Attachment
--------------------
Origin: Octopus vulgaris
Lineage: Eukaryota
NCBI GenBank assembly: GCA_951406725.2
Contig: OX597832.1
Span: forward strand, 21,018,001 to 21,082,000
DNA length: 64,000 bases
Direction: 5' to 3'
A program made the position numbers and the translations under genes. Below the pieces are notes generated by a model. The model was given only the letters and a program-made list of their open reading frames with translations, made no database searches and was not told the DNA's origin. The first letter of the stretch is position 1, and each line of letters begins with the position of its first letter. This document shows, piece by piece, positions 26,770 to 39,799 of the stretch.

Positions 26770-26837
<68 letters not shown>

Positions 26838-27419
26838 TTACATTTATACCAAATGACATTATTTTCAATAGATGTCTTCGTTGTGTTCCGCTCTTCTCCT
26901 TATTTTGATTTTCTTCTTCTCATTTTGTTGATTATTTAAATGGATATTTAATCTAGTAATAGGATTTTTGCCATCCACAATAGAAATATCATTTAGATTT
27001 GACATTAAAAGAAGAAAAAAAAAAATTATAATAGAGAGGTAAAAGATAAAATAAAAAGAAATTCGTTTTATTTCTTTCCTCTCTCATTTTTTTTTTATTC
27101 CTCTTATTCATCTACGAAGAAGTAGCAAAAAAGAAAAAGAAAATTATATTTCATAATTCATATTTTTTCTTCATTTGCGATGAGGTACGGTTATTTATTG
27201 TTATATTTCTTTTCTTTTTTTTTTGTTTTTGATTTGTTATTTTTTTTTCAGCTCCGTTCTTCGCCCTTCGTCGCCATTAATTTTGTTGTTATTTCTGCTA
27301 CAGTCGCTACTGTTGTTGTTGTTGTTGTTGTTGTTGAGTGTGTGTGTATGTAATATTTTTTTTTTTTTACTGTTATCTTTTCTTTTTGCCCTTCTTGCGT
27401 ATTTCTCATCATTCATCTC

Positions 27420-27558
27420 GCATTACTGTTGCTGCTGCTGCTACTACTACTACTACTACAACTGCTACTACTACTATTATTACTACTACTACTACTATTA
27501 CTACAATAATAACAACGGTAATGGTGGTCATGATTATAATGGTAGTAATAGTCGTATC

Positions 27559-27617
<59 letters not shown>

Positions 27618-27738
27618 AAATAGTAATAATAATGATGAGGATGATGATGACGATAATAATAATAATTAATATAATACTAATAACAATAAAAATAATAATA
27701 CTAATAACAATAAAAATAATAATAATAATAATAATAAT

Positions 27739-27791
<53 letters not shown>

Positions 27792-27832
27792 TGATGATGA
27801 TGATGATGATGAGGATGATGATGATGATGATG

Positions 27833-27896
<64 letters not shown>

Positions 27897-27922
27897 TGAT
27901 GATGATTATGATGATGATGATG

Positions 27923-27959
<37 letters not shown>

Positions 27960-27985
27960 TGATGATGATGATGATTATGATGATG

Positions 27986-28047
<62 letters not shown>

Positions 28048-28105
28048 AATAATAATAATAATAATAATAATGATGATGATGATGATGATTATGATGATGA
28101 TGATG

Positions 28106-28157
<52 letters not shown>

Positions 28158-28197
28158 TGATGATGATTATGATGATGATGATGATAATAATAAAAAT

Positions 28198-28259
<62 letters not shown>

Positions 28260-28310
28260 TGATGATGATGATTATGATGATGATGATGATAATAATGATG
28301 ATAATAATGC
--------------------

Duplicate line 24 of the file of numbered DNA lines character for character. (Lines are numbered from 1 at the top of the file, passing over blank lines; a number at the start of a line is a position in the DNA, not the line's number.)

Positions 27618-27738